Ironically, in the case of the namesake .org web site, new urbanism has also been made a subset of a radical agenda which would be anathema to many conservatives, some moderates, and probably most business sectors. Newurbanism.org, which defines new urbanism as a "planning movement," offers a 10 point program -- "solutions" -- "that are feasible, sustainable, & safe." These include: a "permanent moratorium on all new major road construction and expansions;" a "huge increase in funding for Amtrak, and the rapid construction of a new nationwide train network" that would "connect every city, town, and neighborhood with an efficient, state-of-the-art electric train network;" an immediate moratorium on additional sprawl; "the revitalization and densification of all existing cities and towns;" the "tripling of minimum vehicle miles per gallon standards for all vehicles produced in America -- accomplished by a quick and complete conversion of all automobile manufacturing facilities to the building of only hybrid, solar, and fully electric vehicles;" a "moratorium on new airport construction and expansions;" a "moratorium on the construction of any new coal fired or nuclear power generating plants;" the "rapid construction of new solar and wind power generating capacity all across America;" the "installation of full roof solar panels on every building in America;" and the "installation of hundreds of acres of organic farms throughout every city and town in America."

Quite honestly, it is not clear to us how some of these so-called solutions are connected to new urbanism or directly support TOD type communities. What is clear is that the cost of some of these items, for example, the cost of a railroad system that would connect every place in America or the cost of retooling all automobile plants, would be monstrous. The web site offers us no clue as to the cost of such a program, but implies that some of it could be paid for by ending the war in Iraq and diverting some of the defense budget to it. It also proposes a "waste tax" and a "carbon tax on the burning of fossil fuels."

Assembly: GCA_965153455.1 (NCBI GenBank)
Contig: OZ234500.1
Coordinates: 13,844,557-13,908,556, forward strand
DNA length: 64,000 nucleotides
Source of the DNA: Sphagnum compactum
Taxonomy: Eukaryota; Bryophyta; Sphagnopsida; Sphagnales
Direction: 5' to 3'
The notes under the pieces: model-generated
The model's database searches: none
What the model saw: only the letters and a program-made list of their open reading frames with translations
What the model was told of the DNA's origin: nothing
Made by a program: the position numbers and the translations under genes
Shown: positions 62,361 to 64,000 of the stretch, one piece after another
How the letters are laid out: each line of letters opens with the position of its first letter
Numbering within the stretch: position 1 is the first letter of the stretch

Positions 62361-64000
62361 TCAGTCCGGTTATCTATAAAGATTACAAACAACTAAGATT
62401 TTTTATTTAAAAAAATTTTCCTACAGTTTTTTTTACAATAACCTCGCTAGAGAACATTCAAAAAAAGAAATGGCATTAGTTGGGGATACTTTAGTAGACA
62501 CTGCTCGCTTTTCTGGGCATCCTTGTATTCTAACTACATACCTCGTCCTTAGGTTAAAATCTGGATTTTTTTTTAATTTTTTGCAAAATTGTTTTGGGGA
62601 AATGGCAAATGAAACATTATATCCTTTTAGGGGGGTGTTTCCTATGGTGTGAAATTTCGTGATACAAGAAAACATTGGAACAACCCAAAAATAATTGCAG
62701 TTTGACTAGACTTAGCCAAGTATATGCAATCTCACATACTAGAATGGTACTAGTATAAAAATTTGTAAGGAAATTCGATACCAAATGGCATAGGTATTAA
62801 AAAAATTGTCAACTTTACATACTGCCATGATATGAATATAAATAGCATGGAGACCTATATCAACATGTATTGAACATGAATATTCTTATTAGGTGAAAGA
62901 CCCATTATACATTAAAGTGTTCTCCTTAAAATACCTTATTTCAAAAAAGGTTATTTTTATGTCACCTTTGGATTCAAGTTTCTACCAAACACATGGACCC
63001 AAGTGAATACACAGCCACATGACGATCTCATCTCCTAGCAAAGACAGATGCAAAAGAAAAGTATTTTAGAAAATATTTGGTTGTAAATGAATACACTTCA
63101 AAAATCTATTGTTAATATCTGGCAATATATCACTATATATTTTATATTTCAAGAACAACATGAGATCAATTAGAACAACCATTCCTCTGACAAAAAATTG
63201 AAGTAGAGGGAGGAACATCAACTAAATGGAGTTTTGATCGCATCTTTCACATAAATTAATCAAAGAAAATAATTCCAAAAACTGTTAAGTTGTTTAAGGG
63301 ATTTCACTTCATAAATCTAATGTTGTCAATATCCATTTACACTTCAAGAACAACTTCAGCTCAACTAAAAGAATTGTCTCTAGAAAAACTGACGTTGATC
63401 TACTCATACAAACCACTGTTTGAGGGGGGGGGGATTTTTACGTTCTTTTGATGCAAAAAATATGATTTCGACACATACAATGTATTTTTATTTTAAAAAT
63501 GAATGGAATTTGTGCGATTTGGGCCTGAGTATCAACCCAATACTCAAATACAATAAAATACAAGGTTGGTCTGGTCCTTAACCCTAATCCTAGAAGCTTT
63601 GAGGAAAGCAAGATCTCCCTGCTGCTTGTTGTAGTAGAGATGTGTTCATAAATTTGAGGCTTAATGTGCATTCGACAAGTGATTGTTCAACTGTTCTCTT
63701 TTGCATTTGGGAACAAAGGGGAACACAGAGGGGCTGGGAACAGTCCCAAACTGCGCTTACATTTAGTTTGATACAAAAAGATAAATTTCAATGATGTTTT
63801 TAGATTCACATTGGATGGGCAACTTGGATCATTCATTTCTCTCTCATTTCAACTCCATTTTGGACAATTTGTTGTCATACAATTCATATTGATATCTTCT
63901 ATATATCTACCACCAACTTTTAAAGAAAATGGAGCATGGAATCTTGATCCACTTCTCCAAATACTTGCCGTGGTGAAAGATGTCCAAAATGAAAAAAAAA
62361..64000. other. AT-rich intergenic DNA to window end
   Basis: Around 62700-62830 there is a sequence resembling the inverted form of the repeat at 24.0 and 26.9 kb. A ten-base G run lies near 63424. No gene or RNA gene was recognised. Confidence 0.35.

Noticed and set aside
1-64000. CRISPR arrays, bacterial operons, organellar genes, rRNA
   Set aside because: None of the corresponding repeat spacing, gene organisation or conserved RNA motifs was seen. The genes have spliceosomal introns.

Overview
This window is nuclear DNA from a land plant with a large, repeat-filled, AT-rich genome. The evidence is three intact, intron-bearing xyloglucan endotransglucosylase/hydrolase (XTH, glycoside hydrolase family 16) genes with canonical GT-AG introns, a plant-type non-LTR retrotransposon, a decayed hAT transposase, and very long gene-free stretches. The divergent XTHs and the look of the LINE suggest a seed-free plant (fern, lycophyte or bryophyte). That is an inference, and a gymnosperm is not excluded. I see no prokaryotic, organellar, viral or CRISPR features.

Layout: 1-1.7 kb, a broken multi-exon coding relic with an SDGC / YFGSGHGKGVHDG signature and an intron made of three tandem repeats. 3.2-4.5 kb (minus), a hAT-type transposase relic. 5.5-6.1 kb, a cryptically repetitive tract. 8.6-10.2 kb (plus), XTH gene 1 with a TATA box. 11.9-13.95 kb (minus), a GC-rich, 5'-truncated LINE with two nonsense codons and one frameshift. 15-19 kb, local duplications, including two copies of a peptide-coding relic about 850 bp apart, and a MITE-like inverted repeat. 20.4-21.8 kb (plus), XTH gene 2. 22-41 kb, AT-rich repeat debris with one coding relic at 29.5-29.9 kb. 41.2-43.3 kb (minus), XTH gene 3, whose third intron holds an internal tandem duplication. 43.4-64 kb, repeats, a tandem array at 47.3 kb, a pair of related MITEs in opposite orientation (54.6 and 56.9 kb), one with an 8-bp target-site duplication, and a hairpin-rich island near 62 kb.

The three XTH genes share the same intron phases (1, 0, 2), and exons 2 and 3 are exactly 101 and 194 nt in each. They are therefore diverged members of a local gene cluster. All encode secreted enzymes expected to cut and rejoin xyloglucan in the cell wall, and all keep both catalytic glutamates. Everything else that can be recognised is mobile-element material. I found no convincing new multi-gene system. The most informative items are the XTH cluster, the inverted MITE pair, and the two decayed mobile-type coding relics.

We have no idea whether, or how many, other advocates of new urbanism subscribe to this radical agenda.

Returning to the other point, we also find it interesting that there are already communities that could be prototypes for new urbanism right here in Deerfield Beach, to wit: the beach community. Here we have a neighborhood somewhat "diverse in use and population" (we are quoting now the charter of the Congress for New Urbanism); we have a community not necessarily purposely designed, but in fact ideal "for the pedestrian and transit as well as the car" and "shaped by physically defined and universally accessible public spaces and community institutions."